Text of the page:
AOTA Files Comments on Essential Health Benefits Proposed Rule

AOTA submitted a comment letter on December 24, 2012 to the U.S. Department of Health & Human Services (HHS) identifying our concerns with, and suggesting specific changes to, the essential health benefit (EHB) proposed rule. AOTA also signed onto the letters of certain allied organizations such as the Habilitation Benefits Coalition and the Consortium for Citizens with Disabilities. In addition, AOTA worked with state OT associations to encourage the submission of their own comment letters, and approximately a dozen state associations did so.

AOTA’s comment letter addressed the following concerns (link to the full letter below).

1.       It appeared from the proposed rule that HHS, and perhaps some states, were treating coverage for habilitative services as a component of rehabilitative services. We argued that the EHB requires distinct coverage of both types of services.

2.       We were concerned that some states may only require coverage of pediatric habilitative services, so we urged that the federal rule reflect that adult services should also be covered.

3.       The proposed rule, under certain circumstances, would have allowed health insurance issuers to define how habilitative services would be covered. We identified the alternative of creating a default option that would ensure parity of coverage between rehabilitative and habilitative services.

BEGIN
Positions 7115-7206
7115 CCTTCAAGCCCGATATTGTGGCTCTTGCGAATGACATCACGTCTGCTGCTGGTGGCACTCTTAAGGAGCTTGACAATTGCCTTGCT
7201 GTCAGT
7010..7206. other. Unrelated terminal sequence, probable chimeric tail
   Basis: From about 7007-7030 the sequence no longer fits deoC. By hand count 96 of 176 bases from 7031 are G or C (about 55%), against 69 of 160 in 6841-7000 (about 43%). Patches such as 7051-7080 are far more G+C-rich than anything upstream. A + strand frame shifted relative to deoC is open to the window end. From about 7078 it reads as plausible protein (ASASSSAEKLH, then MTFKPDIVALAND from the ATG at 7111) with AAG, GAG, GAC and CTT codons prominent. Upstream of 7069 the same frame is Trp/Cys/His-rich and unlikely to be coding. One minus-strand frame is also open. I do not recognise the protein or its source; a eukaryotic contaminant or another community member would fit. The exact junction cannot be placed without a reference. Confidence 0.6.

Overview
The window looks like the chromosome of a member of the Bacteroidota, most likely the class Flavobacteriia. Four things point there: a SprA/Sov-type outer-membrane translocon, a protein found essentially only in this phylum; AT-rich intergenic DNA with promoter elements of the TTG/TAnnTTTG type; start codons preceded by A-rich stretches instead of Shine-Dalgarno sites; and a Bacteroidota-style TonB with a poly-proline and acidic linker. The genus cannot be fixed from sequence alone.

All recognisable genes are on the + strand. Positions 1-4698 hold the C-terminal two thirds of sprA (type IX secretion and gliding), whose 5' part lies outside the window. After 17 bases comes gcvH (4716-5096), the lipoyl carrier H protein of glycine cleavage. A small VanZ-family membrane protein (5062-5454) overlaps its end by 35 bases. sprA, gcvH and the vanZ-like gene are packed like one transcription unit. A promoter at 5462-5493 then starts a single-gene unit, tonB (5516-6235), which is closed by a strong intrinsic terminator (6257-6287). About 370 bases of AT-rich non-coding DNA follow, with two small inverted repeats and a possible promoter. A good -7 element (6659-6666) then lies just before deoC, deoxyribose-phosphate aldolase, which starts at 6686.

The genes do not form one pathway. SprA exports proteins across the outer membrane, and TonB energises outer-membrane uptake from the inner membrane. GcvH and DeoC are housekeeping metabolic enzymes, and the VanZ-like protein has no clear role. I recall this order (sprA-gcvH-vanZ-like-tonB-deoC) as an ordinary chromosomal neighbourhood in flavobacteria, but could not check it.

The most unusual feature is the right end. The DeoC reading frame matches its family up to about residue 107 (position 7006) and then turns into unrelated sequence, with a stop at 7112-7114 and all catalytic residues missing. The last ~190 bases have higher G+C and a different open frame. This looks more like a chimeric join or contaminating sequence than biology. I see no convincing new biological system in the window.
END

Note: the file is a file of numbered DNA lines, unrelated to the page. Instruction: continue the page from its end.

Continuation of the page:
4.       Of all the EHBs, the proposed rule only requires an exceptions process for prescription drug coverage. We asserted that the unique nature of habilitative services, i.e., as a new benefit for most of the commercial market, also warrants an exceptions process.

5.       The letter also addressed a technical issue regarding state benefit mandates and circumstances under which states may have to defray the cost of them. Essentially, we argued that states should be permitted to define habilitative services without incurring a financial penalty.

6.       Finally, we explained why we believe benefit substitution should be prohibited by default, only to be permitted within benefit categories should states take specific action to allow it.

AOTA will continue to monitor implementation of the EHB, and we will continue to work with state associations to advocate for the profession.

AOTA EHB comment letter